Kin of Morong 43 Frustrated With ‘Result’ of Dialogue with Malacañang Official


MANILA — After filing several requests for a dialogue with President Benigno Aquino III, relatives and supporters of the Morong 43 were finally given an appointment at Malacanang, Nov. 17. They came with high hopes but went home still filled with uncertainty.

The Morong 43 are the 43 health workers arrested on Feb. 6 in Morong, Rizal while conducting a health skills training. Slapped with illegal possession of firearms and explosives, the 43 were held under military detention for almost three months. They were made to suffer solitary confinement, physical and psychological torture prompting them to file a complaint for human rights violations before the Commission on Human Rights (CHR). Thirty-eight have been transferred to a civilian detention facility in Camp Bagong Diwa since May 1 while five have remained under military custody.

Some 30 relatives and supporters were met by Senior Deputy Executive Secretary Jose Amor Amorado at the Malacanang’s social hall on Nov. 17.After almost two hours, nothing came out of the meeting, according to Roneo Clamor, acting secretary general of Karapatan and husband of Dr. Merry Mia-Clamor, one of the Morong 43.

“We are trying our best to address this issue correctly. It would be best if we could be a little more patient,” Amorado told the relatives. He said his office was tasked by Aquino to review the case of the Morong 43 and that he would submit the recommendations to the President within the week.

As early as Oct. 4, Justice Secretary Leila de Lima, a former chairwoman of the CHR, has submitted her recommendations on the Morong 43 case. The review, however, was not made public. Amorado also refused to divulge the content of de Lima’s review but cited three possible actions.

One is for the Department of Justice (DOJ) to recommend bail. Second is for the DOJ to withdraw the information but, according to Amorado, this would be subject to the discretion of the court. Third is for the prosecutor to move for the quashing of the warrant.

“Another approach is to let the trial proceed with the hope that the court would find the accused innocent,” Amorado said.

The relatives were frustrated.

“Dep. Exec. Sec. Amorado admitted that the Palace is being flooded with support letters calling for the immediate release of the illegally detained health workers. But it seems Amorado doesn’t know what immediate means. Malacanang has no sense of urgency in addressing human rights violations,” Clamor said.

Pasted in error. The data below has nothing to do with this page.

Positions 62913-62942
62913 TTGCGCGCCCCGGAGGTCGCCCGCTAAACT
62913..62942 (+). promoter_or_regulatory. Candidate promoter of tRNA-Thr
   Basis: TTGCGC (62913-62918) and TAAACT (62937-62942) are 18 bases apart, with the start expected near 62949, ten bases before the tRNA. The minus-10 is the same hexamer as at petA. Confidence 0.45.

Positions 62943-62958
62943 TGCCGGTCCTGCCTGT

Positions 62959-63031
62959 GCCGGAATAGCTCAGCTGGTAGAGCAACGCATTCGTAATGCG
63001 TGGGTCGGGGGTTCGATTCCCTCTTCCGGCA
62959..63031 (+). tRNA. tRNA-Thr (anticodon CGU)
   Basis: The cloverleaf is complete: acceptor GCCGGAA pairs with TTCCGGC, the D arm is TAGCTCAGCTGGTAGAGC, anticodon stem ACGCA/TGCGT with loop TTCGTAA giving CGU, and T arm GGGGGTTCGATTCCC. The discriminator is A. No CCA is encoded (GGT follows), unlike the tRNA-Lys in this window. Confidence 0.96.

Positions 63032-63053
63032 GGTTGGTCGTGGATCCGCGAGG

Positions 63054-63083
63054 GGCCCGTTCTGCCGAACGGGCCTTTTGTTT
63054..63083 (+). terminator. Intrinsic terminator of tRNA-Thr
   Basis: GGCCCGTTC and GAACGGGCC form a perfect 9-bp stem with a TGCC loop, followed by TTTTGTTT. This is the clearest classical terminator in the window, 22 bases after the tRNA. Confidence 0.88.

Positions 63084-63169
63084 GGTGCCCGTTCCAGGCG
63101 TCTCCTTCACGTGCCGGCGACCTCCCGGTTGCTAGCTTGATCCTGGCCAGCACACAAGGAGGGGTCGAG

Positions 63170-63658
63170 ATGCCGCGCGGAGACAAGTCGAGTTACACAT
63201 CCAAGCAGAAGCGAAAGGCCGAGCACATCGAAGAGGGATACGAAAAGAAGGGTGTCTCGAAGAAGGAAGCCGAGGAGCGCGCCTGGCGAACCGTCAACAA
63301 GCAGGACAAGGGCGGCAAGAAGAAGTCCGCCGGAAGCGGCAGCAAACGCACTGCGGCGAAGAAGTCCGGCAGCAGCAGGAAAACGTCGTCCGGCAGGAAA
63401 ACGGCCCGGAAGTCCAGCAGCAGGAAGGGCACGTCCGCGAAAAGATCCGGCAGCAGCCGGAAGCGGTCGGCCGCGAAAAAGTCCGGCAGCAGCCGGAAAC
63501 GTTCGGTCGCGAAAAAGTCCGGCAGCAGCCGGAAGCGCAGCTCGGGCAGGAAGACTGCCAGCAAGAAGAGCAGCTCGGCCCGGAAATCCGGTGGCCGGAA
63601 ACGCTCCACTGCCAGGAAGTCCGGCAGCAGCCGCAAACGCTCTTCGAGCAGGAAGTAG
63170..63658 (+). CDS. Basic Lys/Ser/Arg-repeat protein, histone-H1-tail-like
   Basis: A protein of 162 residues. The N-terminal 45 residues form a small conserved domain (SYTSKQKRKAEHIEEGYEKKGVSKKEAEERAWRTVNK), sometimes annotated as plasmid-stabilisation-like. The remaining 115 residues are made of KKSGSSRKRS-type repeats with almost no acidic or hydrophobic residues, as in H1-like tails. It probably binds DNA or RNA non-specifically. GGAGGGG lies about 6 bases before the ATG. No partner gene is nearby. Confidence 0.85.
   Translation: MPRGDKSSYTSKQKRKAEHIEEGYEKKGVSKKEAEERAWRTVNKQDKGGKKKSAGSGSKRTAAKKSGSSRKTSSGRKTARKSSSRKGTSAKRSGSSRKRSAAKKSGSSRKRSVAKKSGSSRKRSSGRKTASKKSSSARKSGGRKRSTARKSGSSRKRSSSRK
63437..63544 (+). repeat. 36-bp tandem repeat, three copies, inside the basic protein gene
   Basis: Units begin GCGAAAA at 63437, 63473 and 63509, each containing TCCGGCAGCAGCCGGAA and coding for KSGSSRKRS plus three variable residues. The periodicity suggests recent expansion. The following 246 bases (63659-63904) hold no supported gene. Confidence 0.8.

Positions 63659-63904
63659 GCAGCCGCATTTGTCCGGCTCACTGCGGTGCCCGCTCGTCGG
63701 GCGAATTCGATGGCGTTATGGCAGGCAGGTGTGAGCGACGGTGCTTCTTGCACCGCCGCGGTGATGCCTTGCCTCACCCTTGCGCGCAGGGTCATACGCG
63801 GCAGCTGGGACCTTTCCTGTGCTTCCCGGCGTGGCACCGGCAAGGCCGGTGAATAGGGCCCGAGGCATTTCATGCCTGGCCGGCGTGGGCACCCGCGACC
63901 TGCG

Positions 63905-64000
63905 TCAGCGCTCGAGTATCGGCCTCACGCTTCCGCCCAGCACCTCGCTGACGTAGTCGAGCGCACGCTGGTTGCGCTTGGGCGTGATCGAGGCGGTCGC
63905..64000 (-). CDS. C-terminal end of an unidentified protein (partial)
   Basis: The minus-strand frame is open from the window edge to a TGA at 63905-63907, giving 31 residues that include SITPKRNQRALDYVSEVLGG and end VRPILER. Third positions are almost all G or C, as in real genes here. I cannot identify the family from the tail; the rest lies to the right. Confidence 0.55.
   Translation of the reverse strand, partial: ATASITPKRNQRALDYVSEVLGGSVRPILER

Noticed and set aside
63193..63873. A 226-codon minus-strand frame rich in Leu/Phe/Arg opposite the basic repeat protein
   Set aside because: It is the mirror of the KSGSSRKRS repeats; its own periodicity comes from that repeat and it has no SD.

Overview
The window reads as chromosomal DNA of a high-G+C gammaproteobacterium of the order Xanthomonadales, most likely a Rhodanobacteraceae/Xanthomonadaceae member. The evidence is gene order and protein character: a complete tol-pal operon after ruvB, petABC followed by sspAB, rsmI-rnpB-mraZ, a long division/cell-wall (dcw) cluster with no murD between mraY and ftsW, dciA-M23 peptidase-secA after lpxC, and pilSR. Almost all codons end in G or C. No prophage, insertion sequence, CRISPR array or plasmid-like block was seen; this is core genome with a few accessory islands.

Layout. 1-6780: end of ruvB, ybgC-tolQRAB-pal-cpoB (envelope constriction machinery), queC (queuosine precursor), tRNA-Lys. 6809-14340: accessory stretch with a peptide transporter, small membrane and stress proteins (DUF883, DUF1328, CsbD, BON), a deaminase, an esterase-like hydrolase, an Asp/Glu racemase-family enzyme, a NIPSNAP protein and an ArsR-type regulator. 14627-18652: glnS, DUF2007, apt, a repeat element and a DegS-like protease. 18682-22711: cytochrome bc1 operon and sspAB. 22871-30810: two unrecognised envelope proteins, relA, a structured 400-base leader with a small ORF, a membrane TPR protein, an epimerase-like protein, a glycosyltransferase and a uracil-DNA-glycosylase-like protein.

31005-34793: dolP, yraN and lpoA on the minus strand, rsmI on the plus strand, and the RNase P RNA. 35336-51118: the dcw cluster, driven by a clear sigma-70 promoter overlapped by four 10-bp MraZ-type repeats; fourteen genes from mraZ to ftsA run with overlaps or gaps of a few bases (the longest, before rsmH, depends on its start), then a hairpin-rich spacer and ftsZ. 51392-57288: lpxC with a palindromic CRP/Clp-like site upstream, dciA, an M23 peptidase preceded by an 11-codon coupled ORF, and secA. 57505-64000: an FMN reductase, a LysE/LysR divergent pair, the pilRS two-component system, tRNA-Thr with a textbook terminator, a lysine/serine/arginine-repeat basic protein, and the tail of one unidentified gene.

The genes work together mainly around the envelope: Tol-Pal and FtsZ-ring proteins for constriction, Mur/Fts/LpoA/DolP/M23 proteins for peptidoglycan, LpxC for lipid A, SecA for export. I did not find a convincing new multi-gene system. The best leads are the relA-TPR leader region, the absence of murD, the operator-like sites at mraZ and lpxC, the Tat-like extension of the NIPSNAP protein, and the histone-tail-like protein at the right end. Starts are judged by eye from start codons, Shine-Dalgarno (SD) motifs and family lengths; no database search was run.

“After this dialogue, there is still no clear resolution [on the Morong 43 case],” said Ofelia Beltran-Balleta, mother of Jane Balleta. “We came here with high hopes. After Aquino’s statement about the illegal arrest, we were expecting that he would soon order the release of the Morong 43,” Balleta added.

On Oct. 14, Aquino, in a response to a question posed by a reporter, said the arrest was a ‘fruit of the poisonous tree.’ Aquino also mentioned that there were irregularities and that errors should be rectified but also said that he is leaving the decision on whether or not to release the Morong 43 to the courts.

The charges were filed before the Morong Regional Trial Court (RTC). Lawyers of the Morong 43 also filed an appeal to the Supreme Court on the Court of Appeals’s decision to deny the petition for habeas corpus filed earlier by the relatives. The high court’s third division has yet to issue any resolution.

“What we want is for Pres. Aquino to announce that the Morong 43 will be released,” Balleta said.


“Nine months is already too long,” said Evelyn Montes, wife of Dr. Alexis Montes. “We, the relatives, are also being harassed already,” she said.

“The jail guards are torturing us, treating us as though we are criminals,” Mrs. Montes said. Visitors of the male detainees are subjected to strip search. “We have to remove our panty and bra before we are allowed to visit our loved ones. It happened to me and to my children,” she related.

Mrs. Montes also said that on Nov. 6, a seven-year-old kid, a visitor of the Morong 43, was escorted by heavily armed policemen. She said she and her son, CJ, also a doctor, noticed that they are being tailed by suspicious men. “Please act on the case immediately,” she told Amorado.

Before the dialogue, relatives and supporters of the Morong 43 were subjected to tight security measures. Two were initially not allowed to enter Malacanang premises for wearing shirts with the slogan “Free the 43 Health Workers!” The guards said it was a security concern. Two men in plainclothes also took pictures of the relatives as they entered the compound.

‘Wait a little longer’

Amorado told the relatives to wait a little longer. He said the relatives should already be thankful that Aquino ordered a review of the Morong 43 case.

“We cannot rush things,” Amorado said in Filipino. “We also have to talk to the security sector,” he said.

“Our president is not only the president of the exploited but also of the perceived exploiters. It is still not proven if they did exploit people,” Amorado said, referring to the military.

In reaction, Dr. Julie Caguiat, spokeswoman of the Free the 43 Health Workers! Alliance said: “It is a moral obligation of Pres. Aquino to release the Morong 43. He must prove to us that he is indeed taking the straight path.”

“It is either Malacanang is willfully stalling the release of the Morong 43, and taking us for fools, or some power player like the US or the AFP is hell-bent to continue the grave human rights violations in the country,” Clamor said. (

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